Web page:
How far does non-verbal communication (NVC) regulate conversation?
How far does non-verbal communication (NVC) regulate conversation?
Interpersonal communication i.e. face-to-face communication is broken down into two forms, one being Verbal, the actual words used. The second being Non-Verbal, which includes facial expressions, eye contact, tone of voice, body posture and motions, and positioning within groups. It may also include the way we wear our clothes, or the silence that we keep.
In 1948, Harold Lasswell, a political scientist proposed a linear model, which explains the communication process as "Who says what to whom in what channel with what effect." Lasswell’s model focuses primarily on verbal communication. See diagram below
Following this theory, which presents communication as a linear process, within which the roles of the sender and receiver are clearly distinguished. It would be fair to summarize that communication, is the major factor in this model. This model shows that information about the sender and receiver is not deemed relevant, neither is feedback.
The following theorists dealt with the criticism of this theory by showing that although the verbal communication is a part of the message, it is actually a very small part. To find out what kind of effect our communication has, we need some kind of feedback. If I speak to you, I listen to your responses and watch for signs of interest, boredom etc. In other words, I use feedback from you to gauge the effect of my communication. If you give me positive feedback by showing interest, I'll continue in the same vein, if you give me negative feedback by showing boredom, I'll change the subject, or change my style, or stop speaking.
Osgood and Scramm proved that more factors had to be considered for effective communication to take place. “It is misleading to think of the communication process as starting somewhere and ending somewhere. It is really endless”. Schramm W. (1954) quoted in McQuail & Windahl (1981)
The Osgood and Schramm circular model is an attempt to remedy that deficiency: The model emphasizes the circular nature of communication. The participants swap between the roles of source/encoder and receiver/decoder.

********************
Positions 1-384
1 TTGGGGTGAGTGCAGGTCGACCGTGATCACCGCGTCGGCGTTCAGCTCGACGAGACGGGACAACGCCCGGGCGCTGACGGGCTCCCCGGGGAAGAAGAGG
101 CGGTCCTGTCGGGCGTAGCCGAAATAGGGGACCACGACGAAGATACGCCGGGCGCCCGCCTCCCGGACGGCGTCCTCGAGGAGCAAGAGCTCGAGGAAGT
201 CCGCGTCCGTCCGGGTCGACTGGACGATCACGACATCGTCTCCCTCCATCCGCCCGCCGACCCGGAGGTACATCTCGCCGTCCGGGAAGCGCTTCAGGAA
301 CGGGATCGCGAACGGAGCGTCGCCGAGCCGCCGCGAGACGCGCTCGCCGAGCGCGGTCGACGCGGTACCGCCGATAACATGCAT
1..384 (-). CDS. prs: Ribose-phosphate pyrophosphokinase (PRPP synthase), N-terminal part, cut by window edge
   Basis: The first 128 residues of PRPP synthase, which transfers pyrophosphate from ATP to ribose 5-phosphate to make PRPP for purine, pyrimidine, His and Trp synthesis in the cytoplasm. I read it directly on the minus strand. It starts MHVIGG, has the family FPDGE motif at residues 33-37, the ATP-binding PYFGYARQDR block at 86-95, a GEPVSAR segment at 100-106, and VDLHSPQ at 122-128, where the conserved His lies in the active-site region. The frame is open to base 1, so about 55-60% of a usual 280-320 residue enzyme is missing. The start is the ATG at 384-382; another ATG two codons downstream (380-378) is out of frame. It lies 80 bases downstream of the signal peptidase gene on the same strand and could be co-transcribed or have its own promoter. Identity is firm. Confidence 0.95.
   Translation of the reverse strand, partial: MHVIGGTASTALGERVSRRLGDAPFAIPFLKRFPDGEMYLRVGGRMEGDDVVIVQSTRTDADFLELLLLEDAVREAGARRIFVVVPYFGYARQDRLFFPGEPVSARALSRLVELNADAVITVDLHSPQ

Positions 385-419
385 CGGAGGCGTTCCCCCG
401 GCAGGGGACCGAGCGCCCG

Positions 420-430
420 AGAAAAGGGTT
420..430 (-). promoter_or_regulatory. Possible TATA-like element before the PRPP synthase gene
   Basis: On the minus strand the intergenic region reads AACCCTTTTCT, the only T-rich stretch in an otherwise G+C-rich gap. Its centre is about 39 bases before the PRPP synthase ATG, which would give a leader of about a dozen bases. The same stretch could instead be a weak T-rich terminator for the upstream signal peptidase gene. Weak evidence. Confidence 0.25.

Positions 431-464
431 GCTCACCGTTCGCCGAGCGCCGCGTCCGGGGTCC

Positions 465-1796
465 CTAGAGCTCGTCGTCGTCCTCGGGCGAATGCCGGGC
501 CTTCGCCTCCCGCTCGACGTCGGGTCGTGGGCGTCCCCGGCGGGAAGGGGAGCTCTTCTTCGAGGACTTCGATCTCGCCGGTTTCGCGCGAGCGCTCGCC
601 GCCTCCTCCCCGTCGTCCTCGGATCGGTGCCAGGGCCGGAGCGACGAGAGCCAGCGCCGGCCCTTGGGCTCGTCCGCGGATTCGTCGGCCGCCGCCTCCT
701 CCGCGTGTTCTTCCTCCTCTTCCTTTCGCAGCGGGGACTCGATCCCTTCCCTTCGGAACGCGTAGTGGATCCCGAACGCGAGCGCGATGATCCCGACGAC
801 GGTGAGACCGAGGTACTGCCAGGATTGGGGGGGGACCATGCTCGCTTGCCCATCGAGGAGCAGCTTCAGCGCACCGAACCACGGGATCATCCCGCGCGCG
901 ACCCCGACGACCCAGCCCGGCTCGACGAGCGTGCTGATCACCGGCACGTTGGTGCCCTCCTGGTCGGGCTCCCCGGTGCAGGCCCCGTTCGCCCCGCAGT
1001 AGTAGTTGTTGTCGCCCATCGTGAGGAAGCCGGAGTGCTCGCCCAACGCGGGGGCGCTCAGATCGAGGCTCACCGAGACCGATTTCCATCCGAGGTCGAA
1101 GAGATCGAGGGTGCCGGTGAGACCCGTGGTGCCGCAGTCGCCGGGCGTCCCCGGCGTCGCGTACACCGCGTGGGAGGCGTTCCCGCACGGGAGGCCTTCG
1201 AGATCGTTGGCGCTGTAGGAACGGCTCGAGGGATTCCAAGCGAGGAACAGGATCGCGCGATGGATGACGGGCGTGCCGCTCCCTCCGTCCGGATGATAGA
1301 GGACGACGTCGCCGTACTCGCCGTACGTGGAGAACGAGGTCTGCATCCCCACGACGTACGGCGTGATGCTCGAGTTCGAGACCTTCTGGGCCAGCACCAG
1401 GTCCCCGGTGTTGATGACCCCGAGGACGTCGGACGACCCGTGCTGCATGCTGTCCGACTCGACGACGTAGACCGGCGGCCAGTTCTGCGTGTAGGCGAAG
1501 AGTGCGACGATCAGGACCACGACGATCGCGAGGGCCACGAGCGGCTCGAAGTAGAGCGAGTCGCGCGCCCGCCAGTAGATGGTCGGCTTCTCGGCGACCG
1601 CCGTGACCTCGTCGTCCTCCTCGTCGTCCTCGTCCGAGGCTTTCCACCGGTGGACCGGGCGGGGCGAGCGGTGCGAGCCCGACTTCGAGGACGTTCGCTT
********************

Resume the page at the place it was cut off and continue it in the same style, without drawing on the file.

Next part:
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Osgood & Schramm
Further research into communication takes a step further, by recognizing that there are even more factors involved when communication takes place.
One of the most complex theories was produced by Berlo. See diagram below
“A given source may have a high level of skill not shared by one receiver, but shared by another. We cannot predict the success of the source from her skill level alone”. Berlo (1960)
From both the diagram and the quotation, Berlo shows that it is the Non-verbal part of communication, which is the far greater factor when making conversation. This clearly shows that it is not the words that you use (verbal), it is the way that they are both sent, and received, which affects whether the message is successful or not. All the following factors will have to be taken into consideration, A person’s beliefs, culture, attitude, relationship to the person who they are communicating with, whether the grammar used is familiar to them, and life experience.
According to A. Barbour (cited in Louder than Words) the total impact of a message breaks down like this:
Seven percent verbal (words)
Thirty-eight percent vocal (volume, pitch, rhythm, etc)
Fifty-five percent body movements (mostly facial expressions)
Therefore Non-verbal communication accounts for approximately ninety three percent of communication.
Appearance is another major factor when considering non-verbal communication, to the degree that if a lady’s car had broken down the middle of Manchester, on a cold November evening, and she was aware of two people that she could approach for help. The appearance of these two people would probably affect her decision. The person to her left is a biker; the biker being dressed from head to toe in black leather, the only bits of his skin that she could see, covered in tattoos, and he was listening to loud music. The person to her right is a police officer in his uniform, the lady would feel more comfortable in approaching the officer in uniform to ask for his help, rather than the biker. This lady had formed a judgment of both the biker and the police officer just by looking at their appearances.
Body language is another major factor of non-verbal communication. This regulates how well a conversation proceeds, for example, you are waiting in a doctor’s surgery for an appointment, and there is someone else there also waiting to be seen, this is where phatic communication comes into force. This is initiating conversation, with maybe a nod, or a smile, or attempting to make small talk with the other person. If the response you get from the person is a one word answer and they deliberately then pick up a magazine, or turn slightly away from you and start to glance at posters on the wall, then they are discouraging any further communication with you. Whereas if the person you are talking too, is maintaining eye contact with you, and leaning slightly toward you, answering your questions with further open ended questions, then this gives the impression that they are interested in what you have to say, which will encourage you to continue your conversation with them.
Eye contact is also an important channel of interpersonal communication, as it helps regulate the flow of communication, and it shows interest in the person you are communicating with. For example a person who is being examined by their doctor will feel more comfortable and have more belief in what the doctor is telling them, if the doctor is looking directly at them whilst talking, rather than head bent down over his prescription pad.